Exercise is effective in lowering your blood pressure. Thirty minutes a day, five times a week is the optimum exercise recommended by the American Heart Association to improve overall cardiovascular health. You may think that you don’t have time for it but it’s actually much easier than you think! Make a habit to talk and walk. Your friend wants to catch up with you? Have a walk around the park while chit chatting. Need to make work calls? Walk around in the office while talking.
Even if you spend most of your time in your workplace, there are lots of opportunities to be more active. Park your car farther away from your office so that you can walk more. Take the stairs instead of the elevator. Take the stairs when you can, even if just for a floor or two. And don’t just ride the escalator in the mall, climb it like stairs.
But the most effective means of reducing elevated blood pressure is to lose weight. Significant blood pressure reductions were observed in populations with an average weight loss of more than 5 kg. According to a study in The Journal of Hypertension, weight reduction of 5.1 kg can reduce the systolic blood pressure by 4.44 mm Hg and diastolic blood pressure by 3.57 mm Hg. So, if all these exercises are too mediocre for you, why not opt for a much heavier one and try to lose weight along the way.
Avoid smoking and smoking area
You definitely need to quit smoking to help lower blood pressure. You can start slowly and limit the number of your cigarette smoke per day. Likewise, if you are not smoking, avoid being in the smoking area to reduce exposure to secondhand smoke. Significantly higher blood pressure values were observed in children of smoking parents based on a study in Iran. A study in the British Journal of Clinical Pharmacology also reported an increase in blood pressure in young adult male exposed to just an hour of passive smokes.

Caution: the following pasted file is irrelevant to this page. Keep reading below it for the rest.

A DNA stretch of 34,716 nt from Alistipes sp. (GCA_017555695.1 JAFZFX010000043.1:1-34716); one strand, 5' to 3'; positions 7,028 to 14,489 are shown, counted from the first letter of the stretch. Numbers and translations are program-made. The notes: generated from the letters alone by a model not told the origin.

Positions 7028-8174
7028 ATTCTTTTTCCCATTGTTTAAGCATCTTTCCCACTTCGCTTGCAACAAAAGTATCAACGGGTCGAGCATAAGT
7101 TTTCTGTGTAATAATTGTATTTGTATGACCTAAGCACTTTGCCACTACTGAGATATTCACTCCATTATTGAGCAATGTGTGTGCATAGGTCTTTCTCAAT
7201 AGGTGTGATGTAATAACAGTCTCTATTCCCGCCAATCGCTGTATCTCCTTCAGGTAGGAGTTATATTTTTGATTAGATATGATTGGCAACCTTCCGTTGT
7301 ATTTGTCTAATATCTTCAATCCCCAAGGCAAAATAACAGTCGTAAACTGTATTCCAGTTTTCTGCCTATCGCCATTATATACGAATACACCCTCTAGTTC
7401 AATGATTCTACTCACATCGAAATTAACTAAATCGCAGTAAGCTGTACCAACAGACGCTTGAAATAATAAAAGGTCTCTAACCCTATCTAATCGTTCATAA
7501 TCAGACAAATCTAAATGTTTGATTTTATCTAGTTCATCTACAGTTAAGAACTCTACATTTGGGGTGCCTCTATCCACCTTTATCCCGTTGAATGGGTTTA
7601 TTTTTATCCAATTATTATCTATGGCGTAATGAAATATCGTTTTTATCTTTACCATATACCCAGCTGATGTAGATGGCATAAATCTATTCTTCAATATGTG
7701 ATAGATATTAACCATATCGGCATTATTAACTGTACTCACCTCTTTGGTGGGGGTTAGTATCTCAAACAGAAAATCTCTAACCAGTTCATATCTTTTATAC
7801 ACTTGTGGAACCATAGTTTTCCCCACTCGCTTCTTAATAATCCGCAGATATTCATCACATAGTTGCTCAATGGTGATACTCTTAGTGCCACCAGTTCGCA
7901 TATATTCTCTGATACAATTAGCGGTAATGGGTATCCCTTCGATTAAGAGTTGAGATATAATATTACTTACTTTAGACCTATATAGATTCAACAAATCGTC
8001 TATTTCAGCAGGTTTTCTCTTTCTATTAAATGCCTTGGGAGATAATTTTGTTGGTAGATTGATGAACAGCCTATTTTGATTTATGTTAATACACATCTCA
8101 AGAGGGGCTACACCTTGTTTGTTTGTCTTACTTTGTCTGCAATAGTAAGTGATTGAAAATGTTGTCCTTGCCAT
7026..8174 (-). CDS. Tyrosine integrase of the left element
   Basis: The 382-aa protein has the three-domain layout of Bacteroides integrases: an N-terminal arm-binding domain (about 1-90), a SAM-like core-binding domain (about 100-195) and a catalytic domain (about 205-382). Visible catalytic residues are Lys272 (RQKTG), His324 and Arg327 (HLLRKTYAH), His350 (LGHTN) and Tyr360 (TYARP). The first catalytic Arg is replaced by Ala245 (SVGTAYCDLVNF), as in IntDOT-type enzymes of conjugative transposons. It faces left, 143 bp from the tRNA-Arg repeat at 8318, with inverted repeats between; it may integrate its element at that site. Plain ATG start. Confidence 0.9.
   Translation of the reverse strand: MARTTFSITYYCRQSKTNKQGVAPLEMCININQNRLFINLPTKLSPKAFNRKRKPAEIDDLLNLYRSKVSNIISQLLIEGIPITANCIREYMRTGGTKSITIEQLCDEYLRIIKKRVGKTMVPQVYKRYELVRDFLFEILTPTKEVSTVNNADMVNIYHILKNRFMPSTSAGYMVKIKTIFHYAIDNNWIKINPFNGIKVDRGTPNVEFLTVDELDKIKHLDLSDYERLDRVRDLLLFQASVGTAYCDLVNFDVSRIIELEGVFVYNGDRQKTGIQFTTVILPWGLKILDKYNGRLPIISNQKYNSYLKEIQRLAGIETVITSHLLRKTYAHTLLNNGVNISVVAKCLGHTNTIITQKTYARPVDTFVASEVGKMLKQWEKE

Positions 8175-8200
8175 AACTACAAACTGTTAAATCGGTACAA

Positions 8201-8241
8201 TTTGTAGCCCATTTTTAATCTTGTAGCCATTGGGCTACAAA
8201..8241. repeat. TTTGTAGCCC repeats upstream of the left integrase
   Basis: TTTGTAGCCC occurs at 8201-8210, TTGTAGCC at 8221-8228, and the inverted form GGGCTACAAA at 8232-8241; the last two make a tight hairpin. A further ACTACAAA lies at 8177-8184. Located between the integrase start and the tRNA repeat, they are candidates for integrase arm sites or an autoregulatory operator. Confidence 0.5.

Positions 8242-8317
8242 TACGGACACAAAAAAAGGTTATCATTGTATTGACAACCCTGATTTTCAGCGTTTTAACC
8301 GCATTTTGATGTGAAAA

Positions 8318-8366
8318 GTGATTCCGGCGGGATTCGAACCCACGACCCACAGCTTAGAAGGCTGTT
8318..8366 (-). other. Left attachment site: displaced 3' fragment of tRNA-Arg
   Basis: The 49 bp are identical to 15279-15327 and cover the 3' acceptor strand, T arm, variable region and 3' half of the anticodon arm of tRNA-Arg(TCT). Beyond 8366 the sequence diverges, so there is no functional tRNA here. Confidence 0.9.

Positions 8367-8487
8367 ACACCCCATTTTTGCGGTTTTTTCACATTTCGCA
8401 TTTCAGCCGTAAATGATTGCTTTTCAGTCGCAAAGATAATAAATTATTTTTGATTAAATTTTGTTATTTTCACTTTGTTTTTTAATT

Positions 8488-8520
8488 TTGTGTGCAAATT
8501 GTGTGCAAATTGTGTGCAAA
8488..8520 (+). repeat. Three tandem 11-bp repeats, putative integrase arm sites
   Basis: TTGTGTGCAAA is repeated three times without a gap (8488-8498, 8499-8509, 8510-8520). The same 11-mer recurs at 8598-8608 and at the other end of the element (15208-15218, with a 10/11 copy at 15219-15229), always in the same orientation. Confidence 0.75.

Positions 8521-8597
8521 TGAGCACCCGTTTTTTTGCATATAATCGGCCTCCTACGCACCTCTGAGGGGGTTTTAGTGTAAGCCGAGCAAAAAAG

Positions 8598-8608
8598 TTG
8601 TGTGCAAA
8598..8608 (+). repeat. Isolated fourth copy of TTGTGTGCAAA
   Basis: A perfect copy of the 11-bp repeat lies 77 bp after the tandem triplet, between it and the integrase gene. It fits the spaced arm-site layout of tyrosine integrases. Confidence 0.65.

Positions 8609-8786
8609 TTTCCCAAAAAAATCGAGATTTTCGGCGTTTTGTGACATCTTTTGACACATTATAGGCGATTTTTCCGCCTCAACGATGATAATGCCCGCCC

Read food labels
Eliminate high-sodium foods in your daily diet by reading labels carefully. Some common foods may contain more sodium than you think of, such as the ‘salty six’ listed by American Heart Association which include bread, cured meats, pizza, poultry, soup and sandwiches.
Cook your own meal
It is much easier to control your diet if you are cooking your own meal. When foods are cook industrially, it needs to be made into shelf stable. The fibre will be taken out as more chemicals, salt, fat, and sugar are used. The most important thing about your diet is using the right ingredients used to prepare your food. Make it a habit to cook your own meal than eating out.
Eat more vegetables and fruits
Dietary fibre, potassium, magnesium, and antioxidant vitamins are abundant in vegetables and fruits. Therefore, diets higher in fruits and vegetables may reduce the risk of developing hypertension. A study reported that higher intake of fruit is associated with a lower risk of future hypertension and boost overall heart health.
Relax and chill
Stress will constrict your blood vessels which may lead to temporary spikes in blood pressure, but over time can also trigger unhealthy habits that put your cardiovascular health at risk. These might include overeating, poor sleep, consuming alcohol and smoking. So, instead of worrying about the little things, why not take a step back and relax. Learn to let go and take control of what you can control of.
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Appropriate lifestyle modifications are fundamental steps to help lower your blood pressure. Whether you are hypertensive, prehypertensive or on the normal blood pressure range, these daily habits can reduce your risks of getting hypertension. Not only that, you might delay, avoid or reduce the need of hypertension medications: